Given a map $E:L^\infty\rightarrow C^1(\overline{\Omega}), g_n\rightarrow g$ in $L^\infty(\Omega)$. $u_n=E(g_n), n\in \mathbb{N}$ and u=E(g) and show that every time we take a subsection we can find a subsubsection that converge to $u \in C^1(\overline{\Omega})$then they say the function is continuous, why?


This is because of the following result:

Lemma: Let $X$ be a topological space and let $x_n, x \in X$. Then $x_n \to x$ if and only if every subsequence $x_{n_k}$ of the sequence $x_n$ has a further subsequence $x_{n_{k_j}}$ such that $x_{n_{k_j}} \to x$ as $j \to \infty$.

To prove the non-trivial direction in this lemma, you assume that $x_n \not \to x$ and use this to construct a subsequence that doesn't have any subsequence converging to $x$.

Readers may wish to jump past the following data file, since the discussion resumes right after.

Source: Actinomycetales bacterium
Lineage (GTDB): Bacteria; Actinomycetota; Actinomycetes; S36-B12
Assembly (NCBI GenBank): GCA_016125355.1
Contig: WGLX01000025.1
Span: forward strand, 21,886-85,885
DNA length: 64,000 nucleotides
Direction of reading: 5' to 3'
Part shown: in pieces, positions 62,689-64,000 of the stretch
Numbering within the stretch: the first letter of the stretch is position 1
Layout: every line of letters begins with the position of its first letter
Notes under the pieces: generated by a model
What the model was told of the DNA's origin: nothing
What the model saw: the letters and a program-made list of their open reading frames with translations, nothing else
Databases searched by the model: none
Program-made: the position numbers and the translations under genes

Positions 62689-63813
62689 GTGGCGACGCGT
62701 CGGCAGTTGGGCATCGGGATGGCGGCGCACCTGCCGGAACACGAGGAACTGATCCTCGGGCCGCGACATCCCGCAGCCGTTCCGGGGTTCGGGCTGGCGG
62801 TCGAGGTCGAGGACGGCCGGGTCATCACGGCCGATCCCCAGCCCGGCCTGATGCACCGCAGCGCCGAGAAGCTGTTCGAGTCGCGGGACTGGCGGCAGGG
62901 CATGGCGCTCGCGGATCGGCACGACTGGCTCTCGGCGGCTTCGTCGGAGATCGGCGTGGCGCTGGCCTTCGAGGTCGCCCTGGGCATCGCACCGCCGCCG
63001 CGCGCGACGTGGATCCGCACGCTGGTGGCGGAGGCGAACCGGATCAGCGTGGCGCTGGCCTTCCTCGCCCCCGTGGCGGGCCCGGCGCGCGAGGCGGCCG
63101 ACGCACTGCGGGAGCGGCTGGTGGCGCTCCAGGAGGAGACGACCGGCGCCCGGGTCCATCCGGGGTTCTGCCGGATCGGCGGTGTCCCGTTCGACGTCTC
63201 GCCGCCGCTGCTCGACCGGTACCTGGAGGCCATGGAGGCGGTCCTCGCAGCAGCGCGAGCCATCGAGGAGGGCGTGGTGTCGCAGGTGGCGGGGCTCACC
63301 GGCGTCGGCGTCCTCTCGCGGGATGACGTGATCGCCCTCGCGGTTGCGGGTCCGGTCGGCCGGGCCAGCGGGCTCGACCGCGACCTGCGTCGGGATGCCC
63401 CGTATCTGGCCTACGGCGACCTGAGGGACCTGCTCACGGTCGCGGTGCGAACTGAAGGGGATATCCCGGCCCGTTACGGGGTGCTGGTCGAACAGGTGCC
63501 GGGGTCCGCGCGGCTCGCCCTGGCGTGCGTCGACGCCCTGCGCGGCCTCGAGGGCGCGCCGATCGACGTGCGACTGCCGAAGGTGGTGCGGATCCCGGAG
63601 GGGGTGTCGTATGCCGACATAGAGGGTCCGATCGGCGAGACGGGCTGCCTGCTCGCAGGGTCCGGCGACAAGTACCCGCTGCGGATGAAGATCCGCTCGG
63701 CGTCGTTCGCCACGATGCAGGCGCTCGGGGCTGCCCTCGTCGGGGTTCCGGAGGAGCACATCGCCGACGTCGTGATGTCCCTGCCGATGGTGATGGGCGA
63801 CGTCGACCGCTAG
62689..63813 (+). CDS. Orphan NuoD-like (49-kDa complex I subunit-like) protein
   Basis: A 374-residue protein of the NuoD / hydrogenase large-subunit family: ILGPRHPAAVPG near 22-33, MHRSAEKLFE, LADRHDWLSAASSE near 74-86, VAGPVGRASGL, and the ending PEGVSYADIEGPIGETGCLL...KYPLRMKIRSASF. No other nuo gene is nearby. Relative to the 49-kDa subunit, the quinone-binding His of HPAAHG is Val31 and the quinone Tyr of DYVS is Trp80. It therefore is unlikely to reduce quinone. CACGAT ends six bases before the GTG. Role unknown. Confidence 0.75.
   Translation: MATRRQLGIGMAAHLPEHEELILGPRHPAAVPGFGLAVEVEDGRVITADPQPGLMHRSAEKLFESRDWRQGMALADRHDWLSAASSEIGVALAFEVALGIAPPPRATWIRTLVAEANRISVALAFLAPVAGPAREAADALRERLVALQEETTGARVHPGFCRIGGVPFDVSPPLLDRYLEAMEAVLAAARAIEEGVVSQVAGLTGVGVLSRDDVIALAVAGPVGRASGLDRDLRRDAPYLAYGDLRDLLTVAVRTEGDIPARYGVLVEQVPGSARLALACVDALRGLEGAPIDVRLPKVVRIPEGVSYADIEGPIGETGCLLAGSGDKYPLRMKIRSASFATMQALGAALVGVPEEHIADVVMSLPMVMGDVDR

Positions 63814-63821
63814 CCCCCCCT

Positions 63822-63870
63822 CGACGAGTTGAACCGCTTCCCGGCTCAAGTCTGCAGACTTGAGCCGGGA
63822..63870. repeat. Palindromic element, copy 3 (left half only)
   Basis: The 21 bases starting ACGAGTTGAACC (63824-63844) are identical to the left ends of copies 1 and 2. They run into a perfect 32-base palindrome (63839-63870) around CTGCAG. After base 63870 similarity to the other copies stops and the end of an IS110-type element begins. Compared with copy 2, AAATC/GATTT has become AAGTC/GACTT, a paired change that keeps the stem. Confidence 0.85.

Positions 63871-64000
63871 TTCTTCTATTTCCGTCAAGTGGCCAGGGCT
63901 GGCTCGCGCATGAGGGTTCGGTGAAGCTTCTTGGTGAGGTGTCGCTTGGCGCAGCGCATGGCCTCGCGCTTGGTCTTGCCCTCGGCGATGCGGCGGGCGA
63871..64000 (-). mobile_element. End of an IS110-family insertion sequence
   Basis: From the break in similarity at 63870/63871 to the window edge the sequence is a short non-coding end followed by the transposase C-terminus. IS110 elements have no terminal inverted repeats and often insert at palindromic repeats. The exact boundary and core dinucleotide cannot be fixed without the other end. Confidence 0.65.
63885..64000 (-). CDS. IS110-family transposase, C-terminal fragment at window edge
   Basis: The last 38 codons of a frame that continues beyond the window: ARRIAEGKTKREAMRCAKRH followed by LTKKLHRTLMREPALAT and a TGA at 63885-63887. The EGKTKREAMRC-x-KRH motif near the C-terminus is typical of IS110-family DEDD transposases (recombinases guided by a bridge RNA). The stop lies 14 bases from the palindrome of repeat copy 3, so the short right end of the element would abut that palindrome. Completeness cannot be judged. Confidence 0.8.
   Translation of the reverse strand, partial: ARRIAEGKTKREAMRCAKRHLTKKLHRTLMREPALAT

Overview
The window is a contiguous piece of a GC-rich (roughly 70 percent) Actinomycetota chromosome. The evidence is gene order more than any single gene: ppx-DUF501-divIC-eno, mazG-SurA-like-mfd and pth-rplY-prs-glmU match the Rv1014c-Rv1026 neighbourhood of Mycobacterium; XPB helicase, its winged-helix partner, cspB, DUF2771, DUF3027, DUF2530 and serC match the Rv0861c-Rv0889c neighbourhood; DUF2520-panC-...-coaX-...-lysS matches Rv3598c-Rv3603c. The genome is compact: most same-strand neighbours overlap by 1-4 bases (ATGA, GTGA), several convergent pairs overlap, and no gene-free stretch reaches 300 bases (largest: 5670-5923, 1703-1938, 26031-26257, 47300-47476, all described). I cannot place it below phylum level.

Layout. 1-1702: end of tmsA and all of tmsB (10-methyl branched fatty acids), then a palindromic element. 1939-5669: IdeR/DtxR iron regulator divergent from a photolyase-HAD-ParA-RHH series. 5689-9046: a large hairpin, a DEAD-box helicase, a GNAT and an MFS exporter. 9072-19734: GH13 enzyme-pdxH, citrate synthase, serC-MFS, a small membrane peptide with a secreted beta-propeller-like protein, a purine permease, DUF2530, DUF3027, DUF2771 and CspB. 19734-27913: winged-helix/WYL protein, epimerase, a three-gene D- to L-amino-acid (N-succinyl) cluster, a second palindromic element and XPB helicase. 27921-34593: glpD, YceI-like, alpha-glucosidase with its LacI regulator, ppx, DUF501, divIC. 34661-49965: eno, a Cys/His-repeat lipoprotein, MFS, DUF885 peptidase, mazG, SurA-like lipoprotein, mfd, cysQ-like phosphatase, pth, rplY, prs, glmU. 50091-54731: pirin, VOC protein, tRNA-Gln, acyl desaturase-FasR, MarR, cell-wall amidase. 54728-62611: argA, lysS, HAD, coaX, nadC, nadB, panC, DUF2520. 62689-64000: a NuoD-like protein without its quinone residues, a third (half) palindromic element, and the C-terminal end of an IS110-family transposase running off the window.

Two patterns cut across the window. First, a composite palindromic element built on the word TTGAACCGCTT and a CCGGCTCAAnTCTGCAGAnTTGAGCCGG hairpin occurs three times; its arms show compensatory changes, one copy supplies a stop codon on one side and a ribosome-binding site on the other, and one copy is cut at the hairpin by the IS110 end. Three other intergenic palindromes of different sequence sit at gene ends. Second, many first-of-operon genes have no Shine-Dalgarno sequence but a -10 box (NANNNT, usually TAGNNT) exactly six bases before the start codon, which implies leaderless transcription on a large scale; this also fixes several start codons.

Continuity of your map $E$ then follows since for maps between metric spaces sequential continuity and continuity coincide so that it is enough to check that if $g_n \to g$ then $E(g_n) \to E(g)$. This is precisely what is provided by your hypotheses and the lemma.

  • $\begingroup$ Can you give me the proof of the lemma? I meant with details $\endgroup$ – Mono May 24 at 12:06
  • $\begingroup$ The lemma is really very easy to prove. You should try to do it yourself. For the non-trivial direction, if $x_n \not \to x$ then there is an open neighbourhood $u$ of $x$ such that there are infinitely many $n$ with $x_n \not \in U$. Use this to write down a subsequence that has no further subsequence that converges to $x$. $\endgroup$ – Rhys Steele May 24 at 13:10

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